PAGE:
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Julian Sanchez
Julian Sanchez
Lead Developer at Chore Champion · | 8 upvotes · 36K views
atChore ChampionChore Champion
Visual Studio Code
Visual Studio Code
Git
Git
Sublime Merge
Sublime Merge
Visual Studio Live Share
Visual Studio Live Share
Atom
Atom
Sublime Text
Sublime Text

We use Visual Studio Code because it allows us to easily and quickly integrate with Git, much like Sublime Merge ,but it is integrated into the IDE. Another cool part about VS Code is the ability collaborate with each other with Visual Studio Live Share which allows our whole team to get more done together. It brings the convenience of the Google Suite to programming, offering something that works more smoothly than anything found on Atom or Sublime Text

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Visual Studio Code
Visual Studio Code
Atom
Atom
Sublime Text
Sublime Text

I use Visual Studio Code because it is a super flexible code editor that can be customized to function like a full IDE. It has great git and terminal integrations out of the box compared to Atom and Sublime Text

It has so many extensions and boots up pretty fast even with all my extensions.

Feel free to checkout my settings: VS Code Settings

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Gustavo Muñoz
Gustavo Muñoz
Web UI Developer at Globant · | 3 upvotes · 31.8K views
Visual Studio Code
Visual Studio Code
Atom
Atom
Sublime Text
Sublime Text
Vim
Vim
Notepad++
Notepad++
React
React
Flutter
Flutter
TypeScript
TypeScript
#RESTfulAPI
#Microsoft

I have chosen Visual Studio Code after testing a lot of other editors like Atom, Sublime Text (with legal license), Vim or even Notepad++ because it is the sum of all their virtues and none of their defects. It's fast, it has all the tools and plugins I need to work, and it's pretty and very good optimized. It has what I need to work and nothing more. And the main plugins works like a charm. Developing for React or Flutter is amazing. Even the TypeScript plugin works great. I like how IntelliSense works, and all the extra tools to code remotely using #ssh, access #RESTfulAPI or event manage projects or collaborating remotely. Thanks #Microsoft for Visual Studio Code.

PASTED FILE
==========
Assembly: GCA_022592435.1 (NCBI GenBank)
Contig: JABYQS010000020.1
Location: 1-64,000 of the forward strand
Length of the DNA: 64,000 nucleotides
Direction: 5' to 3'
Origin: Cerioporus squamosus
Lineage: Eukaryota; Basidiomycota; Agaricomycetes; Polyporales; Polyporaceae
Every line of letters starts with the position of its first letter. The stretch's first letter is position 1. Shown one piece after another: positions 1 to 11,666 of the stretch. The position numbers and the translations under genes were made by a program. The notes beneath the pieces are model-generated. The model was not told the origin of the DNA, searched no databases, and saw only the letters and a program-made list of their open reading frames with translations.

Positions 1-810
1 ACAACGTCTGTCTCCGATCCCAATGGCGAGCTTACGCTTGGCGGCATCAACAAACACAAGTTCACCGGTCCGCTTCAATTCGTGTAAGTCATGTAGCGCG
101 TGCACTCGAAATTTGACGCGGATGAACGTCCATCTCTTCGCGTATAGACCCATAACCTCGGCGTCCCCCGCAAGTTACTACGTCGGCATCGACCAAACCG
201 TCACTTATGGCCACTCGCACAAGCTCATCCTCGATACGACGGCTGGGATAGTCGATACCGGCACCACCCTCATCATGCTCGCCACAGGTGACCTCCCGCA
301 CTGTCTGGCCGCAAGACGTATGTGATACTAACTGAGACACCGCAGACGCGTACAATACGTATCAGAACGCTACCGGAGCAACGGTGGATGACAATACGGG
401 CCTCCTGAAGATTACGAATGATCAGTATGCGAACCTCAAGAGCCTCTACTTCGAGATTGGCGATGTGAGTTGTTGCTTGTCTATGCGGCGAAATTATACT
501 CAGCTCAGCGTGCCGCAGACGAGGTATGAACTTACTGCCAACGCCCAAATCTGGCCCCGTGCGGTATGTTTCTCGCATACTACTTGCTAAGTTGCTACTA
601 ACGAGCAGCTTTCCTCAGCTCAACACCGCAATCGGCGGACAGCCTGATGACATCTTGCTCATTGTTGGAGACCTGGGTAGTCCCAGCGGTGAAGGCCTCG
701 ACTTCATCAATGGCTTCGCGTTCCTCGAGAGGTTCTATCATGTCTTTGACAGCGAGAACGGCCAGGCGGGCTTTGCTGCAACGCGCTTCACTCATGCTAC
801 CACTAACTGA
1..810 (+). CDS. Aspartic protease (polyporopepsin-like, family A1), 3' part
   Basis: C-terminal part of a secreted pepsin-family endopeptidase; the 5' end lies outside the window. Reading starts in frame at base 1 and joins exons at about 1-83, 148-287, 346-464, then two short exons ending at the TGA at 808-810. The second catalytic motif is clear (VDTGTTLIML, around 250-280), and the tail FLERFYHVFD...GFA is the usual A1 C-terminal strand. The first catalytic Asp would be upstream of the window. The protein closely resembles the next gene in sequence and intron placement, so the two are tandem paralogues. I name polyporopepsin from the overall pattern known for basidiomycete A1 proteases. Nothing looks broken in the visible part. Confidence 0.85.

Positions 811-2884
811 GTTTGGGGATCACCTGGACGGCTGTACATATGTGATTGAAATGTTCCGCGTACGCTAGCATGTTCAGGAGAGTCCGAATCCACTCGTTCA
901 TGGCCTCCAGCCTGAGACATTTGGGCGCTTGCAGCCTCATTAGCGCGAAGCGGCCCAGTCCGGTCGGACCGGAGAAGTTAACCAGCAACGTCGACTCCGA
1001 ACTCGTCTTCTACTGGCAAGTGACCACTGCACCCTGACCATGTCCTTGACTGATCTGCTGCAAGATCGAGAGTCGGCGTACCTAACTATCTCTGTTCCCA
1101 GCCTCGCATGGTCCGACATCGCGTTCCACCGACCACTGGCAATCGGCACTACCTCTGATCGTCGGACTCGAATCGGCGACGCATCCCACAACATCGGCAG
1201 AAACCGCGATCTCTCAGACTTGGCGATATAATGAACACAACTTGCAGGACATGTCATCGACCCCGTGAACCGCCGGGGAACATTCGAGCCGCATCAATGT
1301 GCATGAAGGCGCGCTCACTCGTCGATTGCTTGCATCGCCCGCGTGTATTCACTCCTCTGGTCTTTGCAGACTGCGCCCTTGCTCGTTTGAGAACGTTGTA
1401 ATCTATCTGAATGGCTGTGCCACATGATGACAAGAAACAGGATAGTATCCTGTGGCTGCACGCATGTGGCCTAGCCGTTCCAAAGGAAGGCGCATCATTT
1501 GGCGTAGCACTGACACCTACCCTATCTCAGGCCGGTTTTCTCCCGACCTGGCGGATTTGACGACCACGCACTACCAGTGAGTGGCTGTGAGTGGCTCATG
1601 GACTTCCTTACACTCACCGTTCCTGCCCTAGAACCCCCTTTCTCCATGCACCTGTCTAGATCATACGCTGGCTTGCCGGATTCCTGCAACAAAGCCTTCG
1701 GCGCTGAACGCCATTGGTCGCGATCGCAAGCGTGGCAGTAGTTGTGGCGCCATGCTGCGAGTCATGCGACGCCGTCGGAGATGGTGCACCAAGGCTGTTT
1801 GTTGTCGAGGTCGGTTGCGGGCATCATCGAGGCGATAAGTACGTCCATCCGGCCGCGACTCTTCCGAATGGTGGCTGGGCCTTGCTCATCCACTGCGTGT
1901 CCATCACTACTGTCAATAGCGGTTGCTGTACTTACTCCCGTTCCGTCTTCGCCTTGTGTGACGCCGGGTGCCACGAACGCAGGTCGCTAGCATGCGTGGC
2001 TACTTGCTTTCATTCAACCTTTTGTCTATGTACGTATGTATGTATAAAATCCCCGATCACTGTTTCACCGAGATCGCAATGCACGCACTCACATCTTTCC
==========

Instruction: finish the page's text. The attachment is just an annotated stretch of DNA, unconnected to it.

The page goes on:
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Labinator Team
Labinator Team
at Labinator · | 13 upvotes · 83.2K views
atLabinatorLabinator
HTML5
HTML5
CSS 3
CSS 3
Sass
Sass
Vanilla.JS
Vanilla.JS
PHP
PHP
WordPress
WordPress
Sublime Text
Sublime Text
Visual Studio Code
Visual Studio Code
Manjaro
Manjaro
Debian
Debian

At labinator.com, we use HTML5, CSS 3, Sass, Vanilla.JS and PHP when building our premium WordPress themes and plugins. When writing our codes, we use Sublime Text and Visual Studio Code depending on the project. We run Manjaro and Debian operating systems in our office. Manjaro is a great desktop operating system for all range of tasks while Debian is a solid choice for servers.

WordPress became a very popular choice when it comes to content management systems and building websites. It is easy to learn and has a great community behind it. The high number of plugins as well that are available for WordPress allows any user to customize it depending